22 August 2019

Right to payment: Will quantum meruit apply if there is no contract?

The case of Moorgate Capital (Corporate Finance) Ltd v HIG European Capital Partners LLP [2019] EWHC 1421 is a valuable lesson for contractors and sub-contractors carrying out work before the contract has been finalised or (in some cases) on a letter of intent.

Whilst this case was more to do with the world of high finance than construction, it is relevant to construction professionals.

In this case there was no written contract and the court decided there was no oral agreement either. The fall-back in this situation therefore is that payment should be made on a quantum meruit basis i.e. a reasonable sum paid for the services provided. However, in this instance, the court refused payment of any sums to the claimant.

The key findings of the court are as followings:

  1. If there is no contract, then there is no general right to payment.
  2. However, the modern approach is to award payment of a reasonable sum for the services, particularly, if a tangible benefit has been received as a result of the services provided.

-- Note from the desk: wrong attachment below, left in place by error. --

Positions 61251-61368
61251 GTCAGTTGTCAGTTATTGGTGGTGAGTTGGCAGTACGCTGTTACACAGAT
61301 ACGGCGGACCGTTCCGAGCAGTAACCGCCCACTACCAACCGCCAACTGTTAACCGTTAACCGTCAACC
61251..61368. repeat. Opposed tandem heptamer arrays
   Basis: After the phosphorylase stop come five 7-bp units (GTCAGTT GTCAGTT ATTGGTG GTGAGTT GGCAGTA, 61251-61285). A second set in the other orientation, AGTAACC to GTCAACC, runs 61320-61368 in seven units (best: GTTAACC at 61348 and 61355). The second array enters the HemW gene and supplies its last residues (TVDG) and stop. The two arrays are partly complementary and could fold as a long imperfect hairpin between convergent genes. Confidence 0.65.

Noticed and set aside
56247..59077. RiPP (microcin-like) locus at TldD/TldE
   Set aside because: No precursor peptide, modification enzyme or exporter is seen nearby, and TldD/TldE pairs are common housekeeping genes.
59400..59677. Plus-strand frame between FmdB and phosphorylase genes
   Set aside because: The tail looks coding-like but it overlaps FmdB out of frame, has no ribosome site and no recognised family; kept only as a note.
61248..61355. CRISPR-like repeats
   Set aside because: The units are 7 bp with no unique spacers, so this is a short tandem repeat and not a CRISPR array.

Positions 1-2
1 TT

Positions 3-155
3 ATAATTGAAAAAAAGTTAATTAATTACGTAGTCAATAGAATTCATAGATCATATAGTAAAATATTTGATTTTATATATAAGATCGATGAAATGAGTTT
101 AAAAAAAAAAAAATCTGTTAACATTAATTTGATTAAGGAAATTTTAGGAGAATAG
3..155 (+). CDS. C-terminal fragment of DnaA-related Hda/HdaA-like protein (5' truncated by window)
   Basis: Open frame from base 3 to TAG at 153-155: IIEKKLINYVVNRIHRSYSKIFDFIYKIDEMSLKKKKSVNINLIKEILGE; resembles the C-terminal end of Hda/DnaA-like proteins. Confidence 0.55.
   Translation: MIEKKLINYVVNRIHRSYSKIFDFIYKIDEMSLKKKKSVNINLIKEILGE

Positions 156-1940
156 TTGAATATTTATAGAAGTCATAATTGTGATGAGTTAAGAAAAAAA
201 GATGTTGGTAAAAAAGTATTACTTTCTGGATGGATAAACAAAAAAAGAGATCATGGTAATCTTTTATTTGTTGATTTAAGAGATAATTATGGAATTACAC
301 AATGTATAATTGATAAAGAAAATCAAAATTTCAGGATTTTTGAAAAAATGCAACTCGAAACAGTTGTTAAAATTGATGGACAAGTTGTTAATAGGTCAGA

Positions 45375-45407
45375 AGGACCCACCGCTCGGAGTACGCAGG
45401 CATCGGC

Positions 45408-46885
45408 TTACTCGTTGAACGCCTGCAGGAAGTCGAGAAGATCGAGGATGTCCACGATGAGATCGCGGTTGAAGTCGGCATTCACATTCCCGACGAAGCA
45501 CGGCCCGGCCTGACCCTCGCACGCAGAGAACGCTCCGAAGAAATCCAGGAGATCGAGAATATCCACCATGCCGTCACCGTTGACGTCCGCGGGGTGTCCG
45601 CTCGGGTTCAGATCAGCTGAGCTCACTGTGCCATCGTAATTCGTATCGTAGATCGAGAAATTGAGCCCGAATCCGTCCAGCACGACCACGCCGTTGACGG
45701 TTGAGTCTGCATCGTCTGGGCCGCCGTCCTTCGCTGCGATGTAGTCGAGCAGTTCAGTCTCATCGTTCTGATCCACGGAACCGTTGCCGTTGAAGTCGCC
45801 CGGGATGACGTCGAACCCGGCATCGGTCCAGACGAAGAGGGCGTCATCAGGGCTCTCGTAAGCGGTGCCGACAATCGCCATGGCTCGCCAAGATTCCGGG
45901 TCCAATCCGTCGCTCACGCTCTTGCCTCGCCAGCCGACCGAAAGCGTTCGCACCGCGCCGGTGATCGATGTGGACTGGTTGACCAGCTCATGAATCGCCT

3. The same applies where the services have been requested to be provided, the party requesting them knows they are not intended to be provided at no charge.
  4. However, the court will also consider whether the party providing the services took the risk that it would only be reimbursed if there was a concluded contract.

For construction professionals, the key issues typically are whether the party providing the services expected to be paid (or whether, in reality, it was doing work at risk in the hope of a future contract) and whether the party benefiting from the service expected to be charged for those services.

The difficulty that this creates is that once a dispute has arisen between the parties, very often the only reliable evidence is the written evidence created before the dispute arose and, in these situations, that evidence tends to be fairly sparse.

In addition, the courts are alive to the fact that evidence given by witnesses is often more wishful thinking, rather than what they actually thought at the time.

The key learning from this case is to ensure that there is something in writing. Obviously, an executed contract is the ideal. What contractors and sub-contractors must avoid is simply carrying out work without having had a discussion about fees, because in the absence of a contract, the court may interpret that failure to discuss (and document that discussion) as tantamount to an intention that no fees are to be charged.

Similarly for developers – if you want work to be carried out at no charge, discuss it with your contractor. Quite often they will be prepared to take the risk. If it is not discussed then the developer could find itself on the receiving end of a substantial claim.